The Best Places to See Wildlife in Mexico

Flamingos at Celestun │© Katja Schulz / Flickr
Flamingos at Celestun │© Katja Schulz / Flickr
Photo of Lydia Carey
10 November 2017

Mexico is a wild place, full of breathtaking animal and insect migrations, not to mention incredible wildlife preserves where visitors can take in the wide range of native flora and fauna. There are so many beautiful locales to experience nature that the top spots are ever-debatable – here’s our personal pick of the best.

Gulf of California, Baja California

Each year some of world’s largest mammals – the California gray whale – migrate to the Gulf of California (called the Sea of Cortez in Mexico) to breed and birth their young. As the last of their species in their genus, and the last genus of the family Eschrichtiidae, swimming with and seeing these beasts is a once-in-a-lifetime experience. The Gulf of California also has an incredible wealth of marine animals and birds that are bound to feature in your trip too.

Whale watching │ | © Susan E. Adams / Flickr

Sian Ka’an Biosphere Reserve, Yucatan Peninsula

With hundreds of species of flora and fauna to speak of, the Sian Ka’an Biosphere Reserve is the largest protected natural area on the Mexican Carribean. The Reserve has been named a UNESCO site and has tropical forests, mangroves and marshes, as well as a large marine section intersected by a barrier reef. Several tour companies have low-carbon footprint tours that you can take into this very special region of the Yucatan Peninsula.

Sian Ka’an Biosphere Reserve │ | © Robert Pittman / Flickr

Tufted Jay Preserve, Mazatlan

A bird-lover’s paradise, the Tufted Jay Preserve in the humid Mazatlan lowlands is not only home of its namesake – the tufted jay – but also the bumblebee hummingbird, the rufous-capped burshfinch, the crescent-chested warbler, Scott’s oriole, the mountain trogon, the white-eared hummingbird, the red warbler, and the red-headed tangier. According to Peter Alden, the author of Finding the Birds of Western Mexico, tufted jays were the last bird discovered in Mexico, previously hidden in the mountains until the road from Mazatlan to Durango was constructed in the 1930s.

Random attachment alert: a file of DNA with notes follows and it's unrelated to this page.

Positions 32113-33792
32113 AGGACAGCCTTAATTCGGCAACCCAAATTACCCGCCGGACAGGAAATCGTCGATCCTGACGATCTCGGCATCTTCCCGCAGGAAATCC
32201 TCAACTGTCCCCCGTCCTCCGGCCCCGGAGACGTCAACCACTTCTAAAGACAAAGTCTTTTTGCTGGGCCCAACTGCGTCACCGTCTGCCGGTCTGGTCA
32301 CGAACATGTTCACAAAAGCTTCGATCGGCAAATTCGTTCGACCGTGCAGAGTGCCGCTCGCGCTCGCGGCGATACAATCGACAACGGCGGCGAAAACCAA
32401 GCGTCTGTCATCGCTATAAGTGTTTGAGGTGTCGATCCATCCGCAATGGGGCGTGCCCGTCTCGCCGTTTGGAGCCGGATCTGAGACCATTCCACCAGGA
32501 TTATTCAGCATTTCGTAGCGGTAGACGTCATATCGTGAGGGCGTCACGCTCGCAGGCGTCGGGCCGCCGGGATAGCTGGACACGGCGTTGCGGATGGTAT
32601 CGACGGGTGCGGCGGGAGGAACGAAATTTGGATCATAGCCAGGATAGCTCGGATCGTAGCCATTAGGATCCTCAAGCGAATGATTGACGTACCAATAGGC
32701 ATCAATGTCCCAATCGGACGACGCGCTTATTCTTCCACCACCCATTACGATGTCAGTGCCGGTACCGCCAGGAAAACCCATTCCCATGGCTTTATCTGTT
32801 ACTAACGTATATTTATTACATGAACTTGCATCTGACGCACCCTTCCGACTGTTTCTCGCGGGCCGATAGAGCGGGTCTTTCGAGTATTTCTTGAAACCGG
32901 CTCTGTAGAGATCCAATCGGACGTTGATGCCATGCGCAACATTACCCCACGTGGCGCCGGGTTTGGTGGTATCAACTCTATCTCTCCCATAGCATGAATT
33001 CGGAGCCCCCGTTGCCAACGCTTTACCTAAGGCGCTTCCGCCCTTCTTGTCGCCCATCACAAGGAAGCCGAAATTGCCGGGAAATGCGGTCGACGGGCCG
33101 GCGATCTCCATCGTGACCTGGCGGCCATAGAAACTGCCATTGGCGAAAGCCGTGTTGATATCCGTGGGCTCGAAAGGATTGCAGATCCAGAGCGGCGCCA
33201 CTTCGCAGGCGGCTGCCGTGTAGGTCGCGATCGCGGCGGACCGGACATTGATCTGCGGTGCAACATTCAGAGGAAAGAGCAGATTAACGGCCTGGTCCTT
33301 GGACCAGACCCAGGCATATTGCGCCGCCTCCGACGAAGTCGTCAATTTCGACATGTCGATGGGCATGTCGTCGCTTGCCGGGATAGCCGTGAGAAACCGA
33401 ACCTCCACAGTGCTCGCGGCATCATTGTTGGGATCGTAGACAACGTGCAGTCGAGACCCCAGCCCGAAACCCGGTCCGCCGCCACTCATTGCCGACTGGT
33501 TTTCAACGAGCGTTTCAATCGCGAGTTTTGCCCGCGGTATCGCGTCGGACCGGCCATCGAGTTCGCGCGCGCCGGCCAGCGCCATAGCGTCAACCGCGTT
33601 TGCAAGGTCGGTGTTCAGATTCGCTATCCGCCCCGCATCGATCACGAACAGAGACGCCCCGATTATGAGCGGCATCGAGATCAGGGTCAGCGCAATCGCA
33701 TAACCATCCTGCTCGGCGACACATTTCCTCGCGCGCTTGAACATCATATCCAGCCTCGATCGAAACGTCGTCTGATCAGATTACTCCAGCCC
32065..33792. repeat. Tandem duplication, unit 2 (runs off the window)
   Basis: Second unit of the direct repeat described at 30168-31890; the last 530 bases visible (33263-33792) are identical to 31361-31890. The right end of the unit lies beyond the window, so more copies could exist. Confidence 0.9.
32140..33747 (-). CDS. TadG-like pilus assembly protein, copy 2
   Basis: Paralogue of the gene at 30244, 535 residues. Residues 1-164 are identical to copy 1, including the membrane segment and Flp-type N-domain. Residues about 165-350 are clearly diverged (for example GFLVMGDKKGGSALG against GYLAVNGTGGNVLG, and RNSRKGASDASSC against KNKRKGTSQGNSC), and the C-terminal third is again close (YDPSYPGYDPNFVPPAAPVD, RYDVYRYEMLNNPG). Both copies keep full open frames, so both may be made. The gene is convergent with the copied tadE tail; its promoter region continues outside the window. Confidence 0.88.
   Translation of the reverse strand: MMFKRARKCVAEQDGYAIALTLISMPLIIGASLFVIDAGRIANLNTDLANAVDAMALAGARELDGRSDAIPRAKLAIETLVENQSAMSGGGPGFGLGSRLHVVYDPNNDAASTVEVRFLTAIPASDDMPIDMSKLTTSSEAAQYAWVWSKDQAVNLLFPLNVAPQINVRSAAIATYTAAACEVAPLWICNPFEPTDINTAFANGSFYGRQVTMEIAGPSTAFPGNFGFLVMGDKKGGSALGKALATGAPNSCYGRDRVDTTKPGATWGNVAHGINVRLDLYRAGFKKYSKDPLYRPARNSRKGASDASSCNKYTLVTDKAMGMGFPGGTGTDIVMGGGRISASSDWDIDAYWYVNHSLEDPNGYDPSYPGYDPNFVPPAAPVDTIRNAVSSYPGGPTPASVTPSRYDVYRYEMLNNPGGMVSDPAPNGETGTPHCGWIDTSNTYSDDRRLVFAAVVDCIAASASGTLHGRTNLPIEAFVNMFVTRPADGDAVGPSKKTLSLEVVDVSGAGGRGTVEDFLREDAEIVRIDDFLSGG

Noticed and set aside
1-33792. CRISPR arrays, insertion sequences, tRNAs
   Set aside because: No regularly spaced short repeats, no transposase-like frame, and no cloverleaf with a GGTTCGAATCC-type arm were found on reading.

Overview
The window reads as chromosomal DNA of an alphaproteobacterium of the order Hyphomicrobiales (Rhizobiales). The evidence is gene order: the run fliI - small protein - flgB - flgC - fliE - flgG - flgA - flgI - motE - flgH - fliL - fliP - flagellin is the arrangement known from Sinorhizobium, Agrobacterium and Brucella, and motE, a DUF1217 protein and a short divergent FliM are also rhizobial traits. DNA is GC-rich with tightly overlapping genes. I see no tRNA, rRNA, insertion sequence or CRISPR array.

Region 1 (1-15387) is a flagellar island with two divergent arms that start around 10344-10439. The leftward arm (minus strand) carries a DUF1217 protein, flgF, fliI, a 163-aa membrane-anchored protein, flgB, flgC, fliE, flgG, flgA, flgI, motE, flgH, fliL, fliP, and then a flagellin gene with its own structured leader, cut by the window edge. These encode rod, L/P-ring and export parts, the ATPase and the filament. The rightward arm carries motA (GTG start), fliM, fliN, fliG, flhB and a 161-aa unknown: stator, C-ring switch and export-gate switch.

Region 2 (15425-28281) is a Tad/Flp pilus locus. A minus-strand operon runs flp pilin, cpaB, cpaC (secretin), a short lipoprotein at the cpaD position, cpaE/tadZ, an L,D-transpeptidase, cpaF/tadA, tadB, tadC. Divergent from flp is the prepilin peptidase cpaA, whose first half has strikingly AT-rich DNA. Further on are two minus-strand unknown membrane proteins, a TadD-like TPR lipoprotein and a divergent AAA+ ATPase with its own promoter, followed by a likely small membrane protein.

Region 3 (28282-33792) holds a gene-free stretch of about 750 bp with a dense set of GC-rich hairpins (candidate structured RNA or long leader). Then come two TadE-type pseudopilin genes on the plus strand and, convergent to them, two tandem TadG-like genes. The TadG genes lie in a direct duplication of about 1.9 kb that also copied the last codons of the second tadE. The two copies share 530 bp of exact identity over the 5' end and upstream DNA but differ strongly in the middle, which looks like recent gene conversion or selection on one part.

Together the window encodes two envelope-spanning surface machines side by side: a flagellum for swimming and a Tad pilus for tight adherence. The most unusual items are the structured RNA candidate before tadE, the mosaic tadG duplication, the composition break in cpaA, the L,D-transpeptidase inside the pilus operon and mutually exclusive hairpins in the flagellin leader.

Tufted jay │ | © ryanacandee / Flickr

Monarch Butterfly Reserve, Michoacan

Every year millions of monarch butterflies make their way from Canada and the United States down to their winter habitat in the state of Michoacan. From January through March you can visit the butterfly sanctuary and either hike or ascend on horseback to the cool, treetop home of the monarchs, watching them huddle together in the evenings for warmth and flitter off to look for food during the day.

Monarch butterflies in Mexico │ | © Charlie Marchant / Fickr

Celestun Biosphere Reserve, Yucatan

The Celestun Biosphere Reserve was given protected status in 1979 because of its importance as a feeding ground for the American flamingo and other waterfowl. The flamingos migrate each year to the reserve in winter, and there are tours that will take you out to them in thousands. The reserve is also home to nesting grounds for sea turtles and many other marine species. Boat rides, beachfront eating, birdwatching and fishing can also all be enjoyed here.

Flamingos at Celestun │ | © Katja Schulz / Flickr

Banco Chinchorro, Quintana Roo

The Banco Chinchorro is a reef off the coast of Quintana Roo with three tiny islands, one with an American crocodile reserve on it. This reef and its islands are one of the most beautiful and isolated places to snorkel and dive in Mexico. The Banco Chinchorro is part of the second largest coral reef in the world and visitors often see stingrays, dolphins, marine sponges, sea turtles, and sea snails.

Banco Chincorro │ | © Semarnat / Flickr

Los Tuxtlas Biosphere Reserve, Veracruz

Los Tuxtlas’ special geographical location means that the reserve has an incredible amount of biodiversity within its borders. One hundred thirty-nine species of mammals live in the park in extreme ecological isolation. The are also 561 species of birds, 531 species of butterflies, 23 species and 10 genus of stingless bees, 133 species of dragonflies and 164 species of beetles. The park is under extreme threat from local deforestation and development, and is considered critically threatened.

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